The Philosophers of the Warring States
- Three competing belief systems (Confucianism, Daoism, and Legalism) came to prominence during the Warring States period of Chinese history.
- Confucianism is an ethic of moral uprightness, social order, and filial responsibility.
- Daoism was a philosophy of universal harmony that urged its practitioners not to get too involved in worldly affairs.
- Legalism is a theory of autocratic, centralized rule and harsh penalties.
- These three philosophies influenced early Chinese empires; some even became official state ideologies.
The Master said: When the father is alive, observe the son’s intent. When the father dies, observe the son’s conduct. One who does not alter his late father’s [way] for three years may be called filial.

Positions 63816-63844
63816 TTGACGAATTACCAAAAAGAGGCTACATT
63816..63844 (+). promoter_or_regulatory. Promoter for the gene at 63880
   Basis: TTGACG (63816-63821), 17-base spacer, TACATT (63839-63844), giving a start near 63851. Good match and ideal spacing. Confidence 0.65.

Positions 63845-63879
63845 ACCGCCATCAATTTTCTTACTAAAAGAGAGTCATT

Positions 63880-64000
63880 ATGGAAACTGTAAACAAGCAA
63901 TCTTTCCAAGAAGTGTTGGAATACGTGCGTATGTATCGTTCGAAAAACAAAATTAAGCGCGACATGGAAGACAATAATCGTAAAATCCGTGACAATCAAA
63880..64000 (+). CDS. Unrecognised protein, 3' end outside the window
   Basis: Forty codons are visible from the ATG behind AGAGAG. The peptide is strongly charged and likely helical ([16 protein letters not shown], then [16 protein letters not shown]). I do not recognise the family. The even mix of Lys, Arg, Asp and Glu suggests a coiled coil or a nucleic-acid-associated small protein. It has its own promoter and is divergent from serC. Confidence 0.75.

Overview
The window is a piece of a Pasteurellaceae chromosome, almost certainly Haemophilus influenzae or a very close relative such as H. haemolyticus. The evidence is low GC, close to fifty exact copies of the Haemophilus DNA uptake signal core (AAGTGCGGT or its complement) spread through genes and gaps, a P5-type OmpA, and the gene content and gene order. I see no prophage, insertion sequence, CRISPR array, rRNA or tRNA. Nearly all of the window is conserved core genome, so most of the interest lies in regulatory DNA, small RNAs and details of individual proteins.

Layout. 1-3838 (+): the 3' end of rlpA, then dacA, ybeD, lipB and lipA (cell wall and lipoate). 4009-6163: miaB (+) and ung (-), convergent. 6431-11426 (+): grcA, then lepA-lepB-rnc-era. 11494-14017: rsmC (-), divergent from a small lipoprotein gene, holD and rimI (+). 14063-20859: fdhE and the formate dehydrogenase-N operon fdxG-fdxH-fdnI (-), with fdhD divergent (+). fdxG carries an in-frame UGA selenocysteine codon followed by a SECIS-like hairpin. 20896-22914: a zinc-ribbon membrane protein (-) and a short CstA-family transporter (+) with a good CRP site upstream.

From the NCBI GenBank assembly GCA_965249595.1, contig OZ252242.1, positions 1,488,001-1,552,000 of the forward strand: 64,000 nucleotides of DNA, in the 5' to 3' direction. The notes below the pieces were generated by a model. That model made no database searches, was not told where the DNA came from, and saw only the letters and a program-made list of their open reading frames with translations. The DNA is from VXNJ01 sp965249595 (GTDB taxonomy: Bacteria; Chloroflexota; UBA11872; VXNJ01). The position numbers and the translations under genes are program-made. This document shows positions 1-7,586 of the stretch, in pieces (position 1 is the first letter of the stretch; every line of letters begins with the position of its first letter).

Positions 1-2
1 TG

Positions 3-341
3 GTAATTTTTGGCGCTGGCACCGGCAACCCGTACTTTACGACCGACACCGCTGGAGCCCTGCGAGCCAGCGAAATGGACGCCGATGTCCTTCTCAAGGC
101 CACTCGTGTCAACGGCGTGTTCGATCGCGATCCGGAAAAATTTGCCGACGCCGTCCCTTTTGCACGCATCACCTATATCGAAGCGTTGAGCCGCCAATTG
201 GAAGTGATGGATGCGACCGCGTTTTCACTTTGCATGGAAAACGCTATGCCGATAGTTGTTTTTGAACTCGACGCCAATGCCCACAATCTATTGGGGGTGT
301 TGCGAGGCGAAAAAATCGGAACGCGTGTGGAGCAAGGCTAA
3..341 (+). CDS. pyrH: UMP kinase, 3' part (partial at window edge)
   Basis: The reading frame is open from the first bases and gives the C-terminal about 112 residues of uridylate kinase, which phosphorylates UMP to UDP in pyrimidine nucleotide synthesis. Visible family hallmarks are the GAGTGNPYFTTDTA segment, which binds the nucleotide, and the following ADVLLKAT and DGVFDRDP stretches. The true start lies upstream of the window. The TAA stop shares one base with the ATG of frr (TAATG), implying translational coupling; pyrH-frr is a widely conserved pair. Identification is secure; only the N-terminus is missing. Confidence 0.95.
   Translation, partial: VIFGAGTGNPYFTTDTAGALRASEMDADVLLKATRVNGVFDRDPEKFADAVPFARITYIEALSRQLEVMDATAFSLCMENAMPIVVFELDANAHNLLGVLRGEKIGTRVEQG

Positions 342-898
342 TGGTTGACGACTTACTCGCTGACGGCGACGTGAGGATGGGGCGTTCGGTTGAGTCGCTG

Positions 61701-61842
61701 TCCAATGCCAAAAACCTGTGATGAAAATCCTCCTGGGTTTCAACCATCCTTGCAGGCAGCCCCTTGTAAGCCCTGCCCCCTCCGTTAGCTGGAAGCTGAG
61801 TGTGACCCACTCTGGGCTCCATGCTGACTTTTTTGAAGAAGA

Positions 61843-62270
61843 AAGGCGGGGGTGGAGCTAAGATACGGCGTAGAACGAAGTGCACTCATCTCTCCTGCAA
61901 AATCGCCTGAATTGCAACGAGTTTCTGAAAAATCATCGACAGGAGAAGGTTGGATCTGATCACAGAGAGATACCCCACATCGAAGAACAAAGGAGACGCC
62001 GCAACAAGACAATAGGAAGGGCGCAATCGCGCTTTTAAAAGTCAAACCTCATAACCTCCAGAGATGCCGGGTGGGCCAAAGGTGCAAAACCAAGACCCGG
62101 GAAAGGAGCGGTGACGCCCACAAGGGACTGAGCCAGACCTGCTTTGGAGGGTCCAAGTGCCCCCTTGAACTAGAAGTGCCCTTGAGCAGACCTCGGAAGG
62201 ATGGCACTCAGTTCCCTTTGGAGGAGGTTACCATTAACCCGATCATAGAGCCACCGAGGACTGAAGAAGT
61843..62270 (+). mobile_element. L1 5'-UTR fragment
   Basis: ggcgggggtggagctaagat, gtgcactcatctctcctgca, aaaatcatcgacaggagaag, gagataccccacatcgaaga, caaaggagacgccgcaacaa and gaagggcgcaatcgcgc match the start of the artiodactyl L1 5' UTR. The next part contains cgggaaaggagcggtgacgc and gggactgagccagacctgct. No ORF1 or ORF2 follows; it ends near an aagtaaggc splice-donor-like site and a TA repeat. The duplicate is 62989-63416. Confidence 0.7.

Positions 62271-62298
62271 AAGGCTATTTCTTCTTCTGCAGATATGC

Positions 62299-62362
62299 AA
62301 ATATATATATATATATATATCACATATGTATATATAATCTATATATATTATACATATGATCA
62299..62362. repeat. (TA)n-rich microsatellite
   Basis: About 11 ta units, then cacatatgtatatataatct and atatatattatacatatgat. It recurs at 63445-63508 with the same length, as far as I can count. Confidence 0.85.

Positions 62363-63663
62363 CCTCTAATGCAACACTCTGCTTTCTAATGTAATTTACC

The Master said: Guide them with policies and align them with punishments and the people will evade them and have no shame. Guide them with virtue and align them with li [ritualized etiquette and ceremonies] and the people will have a sense of shame and fulfill their roles.
The one who knows [the Dao] does not speak; the one who speaks does not know. The wise man shuts his mouth and closes his gates.